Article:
After exploring and examining "Tulips," and formulating my own ideas, I was interested to see how this poem had left an impact on others and was interpreted through their unique perspective. Here, as elsewhere, it appears that Plath's personal life serves as an overly dominating force in which her work is analyzed. In one such analysis, Jeannine Dobbs concludes that for the speaker it is "not tulips but death is the gift she wants " (Dobbs et al.). While the poem clearly states, "I have wanted to efface myself," (Line 48) this is proclaimed in the past tense, and serves to suggest more the extent in which the speaker requires rest. Similarly, another interpretation of the poem narrowly focuses on the author's desire for and eventual death. According to Barbara Hardy, the narrator of the poem "wanted death" and suggests "moving back from the poem to the other poems and to her [Plath's] real death, as she wanted it in life" (Dobbs et al.). Here, as elsewhere, the more controversial aspects of Plath's personal life takes precedence and blurs the distinct line between author and narrator. Often the two appear inseparable and it becomes difficult to determine whom a discussion refers to, Plath herself or the distinct speaker of her poems.

One interpretation of "Tulips," which did not focus on Plath's death, offers an interesting and abstract explanation for Plath's repeated use of the color white throughout the poem. According to Renee R. Curry, the color white refers to skin color, as she states "the exquisite and languorous passivity that Plath demonstrates in ÔTulips' marks white women as the culpable incapables that they are in the face of white dominance." I strongly disagree with this interpretation. As stated above, I find Plath's repeated use of colors to be an extension of her metaphors and a strong visual alliteration to the intensity of conflicting emotions. As I found many compelling interpretations of Plath's work, it is through her own words, both personally and within her art, which ultimately attest to her true voice. In an interview, Plath states, "I think that personal experience is very important, but certainly it shouldn't be a kind of shut-box and mirror looking, narcissistic experience" (Orr, "Interview") . Ultimately, interpretations are just that, an individual's perspective that is shaped by their own experiences and their own ideas.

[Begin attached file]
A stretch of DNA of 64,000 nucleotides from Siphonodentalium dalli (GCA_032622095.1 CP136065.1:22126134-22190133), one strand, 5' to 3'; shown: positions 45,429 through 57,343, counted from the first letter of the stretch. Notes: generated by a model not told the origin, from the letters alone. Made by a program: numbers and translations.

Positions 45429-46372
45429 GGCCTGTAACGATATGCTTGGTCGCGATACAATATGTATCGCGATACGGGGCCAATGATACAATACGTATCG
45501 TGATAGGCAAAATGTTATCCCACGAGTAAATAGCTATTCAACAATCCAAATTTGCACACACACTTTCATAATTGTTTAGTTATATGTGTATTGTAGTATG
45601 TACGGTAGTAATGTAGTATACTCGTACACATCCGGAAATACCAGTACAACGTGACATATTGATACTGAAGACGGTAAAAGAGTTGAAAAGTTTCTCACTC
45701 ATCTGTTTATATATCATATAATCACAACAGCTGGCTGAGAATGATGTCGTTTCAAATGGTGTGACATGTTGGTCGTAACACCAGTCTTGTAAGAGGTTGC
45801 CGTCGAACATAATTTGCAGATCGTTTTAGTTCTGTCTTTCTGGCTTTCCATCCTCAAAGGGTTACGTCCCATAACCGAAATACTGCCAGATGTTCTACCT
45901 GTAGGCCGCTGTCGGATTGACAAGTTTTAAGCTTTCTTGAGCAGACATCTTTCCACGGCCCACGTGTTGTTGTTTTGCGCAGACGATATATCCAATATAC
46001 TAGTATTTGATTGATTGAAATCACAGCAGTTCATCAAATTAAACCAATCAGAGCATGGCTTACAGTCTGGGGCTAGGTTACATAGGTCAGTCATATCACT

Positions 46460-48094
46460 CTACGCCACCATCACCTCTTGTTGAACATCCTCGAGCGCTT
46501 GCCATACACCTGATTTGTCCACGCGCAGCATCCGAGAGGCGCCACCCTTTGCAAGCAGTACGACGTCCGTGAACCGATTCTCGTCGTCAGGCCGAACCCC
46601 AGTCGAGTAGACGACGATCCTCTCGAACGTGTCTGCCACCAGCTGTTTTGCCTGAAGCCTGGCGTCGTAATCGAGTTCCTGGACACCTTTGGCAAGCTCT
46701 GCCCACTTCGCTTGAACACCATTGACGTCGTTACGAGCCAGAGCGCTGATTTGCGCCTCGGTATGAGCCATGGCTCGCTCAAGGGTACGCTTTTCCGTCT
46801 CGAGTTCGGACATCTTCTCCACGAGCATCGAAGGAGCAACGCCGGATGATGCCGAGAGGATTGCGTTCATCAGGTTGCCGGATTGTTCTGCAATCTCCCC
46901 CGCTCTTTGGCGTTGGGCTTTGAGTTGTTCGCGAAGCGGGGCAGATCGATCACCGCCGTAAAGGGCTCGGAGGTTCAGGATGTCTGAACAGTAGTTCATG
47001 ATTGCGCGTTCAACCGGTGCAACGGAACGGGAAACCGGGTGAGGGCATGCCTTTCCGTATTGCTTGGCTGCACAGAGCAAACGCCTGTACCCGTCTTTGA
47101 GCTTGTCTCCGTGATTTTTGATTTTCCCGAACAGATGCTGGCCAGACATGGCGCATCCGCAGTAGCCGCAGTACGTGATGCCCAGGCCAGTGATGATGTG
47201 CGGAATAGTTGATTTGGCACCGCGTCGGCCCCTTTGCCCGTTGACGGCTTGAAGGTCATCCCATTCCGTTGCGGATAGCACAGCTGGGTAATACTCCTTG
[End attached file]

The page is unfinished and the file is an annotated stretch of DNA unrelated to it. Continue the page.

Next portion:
In "Tulips," I discovered a woman struggling to define her feelings and ultimately herself, as she views her surroundings objectively and relates them to her inner turmoil. The colors Plath utilizes and reinforces serve to enhance the strength and validity of the speaker's feelings and the nature in which two seemingly opposing emotional states collide. Plath clearly labored intensely on her art and exerted herself to express different aspects of both her personal life and ideas. She did, however, search outside herself, and sought to write clearly from her subject's perspective. Each poem I've read of hers from the beginning of this assignment has its own unique beauty, which comes to life through her organization of words and ideas. While it is evident that she wrote about very personal matters, this should not be the sole basis upon which her work is judged. Her writing gains a unique strength in its ability to leave an immediate impact upon the reader, yet still cleverly leave behind an ever-present intrigue. Ultimately, it is within this intrigue that the beauty and power of Plath's words prevail.

Works Cited:

Ames, Lois. The Bell Jar and the Life of Sylvia Plath." Afterward. The Bell Jar. By Sylvia Plath. New York: Harper and Row, Publishers, Inc. 2005.

Axelrod, Steven. "Sylvia Plath (1932-1963)." The Literary Encyclopedia. 26 Feb. 2008     link.

Dobbs, Jeannine et al. "On ÔTulips'." Modern American Poetry. 6 Apr. 2008     link

Orr, Peter and Sylvia Plath. "A 1962 Sylvia Plath Interview with Peter Orr." Modern American Poetry 19 Mar. 2008     link

Plath, Sylvia. The Collected Poems. Ed. Ted Hughes. New York: Harper and Row, Publishers, Inc.,1992.

---. The Unabridged Journals of Sylvia Plath. Ed. Karen V. Kukil. New York: Random House, Inc., 2000

Wagner-Martin, Linda and Anne Stevenson. "Two Views of Plath's Life and Career." Modern American Poetry. 26 Feb. 2008     link

English Composition 2, Spring '08